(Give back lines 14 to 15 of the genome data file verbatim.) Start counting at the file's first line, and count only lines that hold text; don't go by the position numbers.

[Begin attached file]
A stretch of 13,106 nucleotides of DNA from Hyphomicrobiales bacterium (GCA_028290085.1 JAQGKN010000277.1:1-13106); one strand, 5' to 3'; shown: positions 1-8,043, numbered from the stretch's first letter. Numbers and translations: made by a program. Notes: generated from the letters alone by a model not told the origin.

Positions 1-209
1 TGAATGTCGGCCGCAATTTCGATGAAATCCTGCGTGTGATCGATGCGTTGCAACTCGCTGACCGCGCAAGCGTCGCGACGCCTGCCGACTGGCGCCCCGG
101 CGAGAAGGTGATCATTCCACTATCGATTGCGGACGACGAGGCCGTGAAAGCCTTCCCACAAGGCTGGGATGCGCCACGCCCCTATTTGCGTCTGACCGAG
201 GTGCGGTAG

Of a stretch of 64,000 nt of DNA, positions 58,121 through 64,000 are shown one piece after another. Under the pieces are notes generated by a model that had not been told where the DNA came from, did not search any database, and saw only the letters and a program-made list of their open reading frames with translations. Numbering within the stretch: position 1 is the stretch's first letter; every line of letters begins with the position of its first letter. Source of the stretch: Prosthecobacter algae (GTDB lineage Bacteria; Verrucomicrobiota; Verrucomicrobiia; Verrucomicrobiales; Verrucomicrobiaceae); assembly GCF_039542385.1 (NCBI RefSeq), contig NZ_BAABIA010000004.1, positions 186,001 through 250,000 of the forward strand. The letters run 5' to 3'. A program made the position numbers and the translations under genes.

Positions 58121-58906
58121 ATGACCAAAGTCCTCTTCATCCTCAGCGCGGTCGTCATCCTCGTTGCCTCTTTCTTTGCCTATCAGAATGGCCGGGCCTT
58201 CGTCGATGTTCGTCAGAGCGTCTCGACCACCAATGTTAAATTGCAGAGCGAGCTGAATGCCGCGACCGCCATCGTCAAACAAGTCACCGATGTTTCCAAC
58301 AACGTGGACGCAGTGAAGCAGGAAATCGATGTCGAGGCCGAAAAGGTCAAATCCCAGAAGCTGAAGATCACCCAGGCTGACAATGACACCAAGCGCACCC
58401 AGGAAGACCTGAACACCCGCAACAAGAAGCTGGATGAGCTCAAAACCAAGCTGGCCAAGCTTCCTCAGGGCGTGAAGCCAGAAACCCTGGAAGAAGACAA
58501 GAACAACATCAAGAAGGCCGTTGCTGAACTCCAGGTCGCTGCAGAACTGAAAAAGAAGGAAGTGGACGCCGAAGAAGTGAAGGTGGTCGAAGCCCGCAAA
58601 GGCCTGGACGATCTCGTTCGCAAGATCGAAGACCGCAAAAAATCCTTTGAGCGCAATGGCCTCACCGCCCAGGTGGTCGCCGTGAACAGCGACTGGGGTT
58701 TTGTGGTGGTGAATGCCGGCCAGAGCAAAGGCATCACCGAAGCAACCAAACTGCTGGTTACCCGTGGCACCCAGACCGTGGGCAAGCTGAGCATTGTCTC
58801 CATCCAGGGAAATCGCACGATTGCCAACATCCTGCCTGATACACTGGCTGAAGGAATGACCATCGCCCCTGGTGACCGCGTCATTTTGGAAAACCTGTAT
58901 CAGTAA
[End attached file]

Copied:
58701 TTGTGGTGGTGAATGCCGGCCAGAGCAAAGGCATCACCGAAGCAACCAAACTGCTGGTTACCCGTGGCACCCAGACCGTGGGCAAGCTGAGCATTGTCTC
58801 CATCCAGGGAAATCGCACGATTGCCAACATCCTGCCTGATACACTGGCTGAAGGAATGACCATCGCCCCTGGTGACCGCGTCATTTTGGAAAACCTGTAT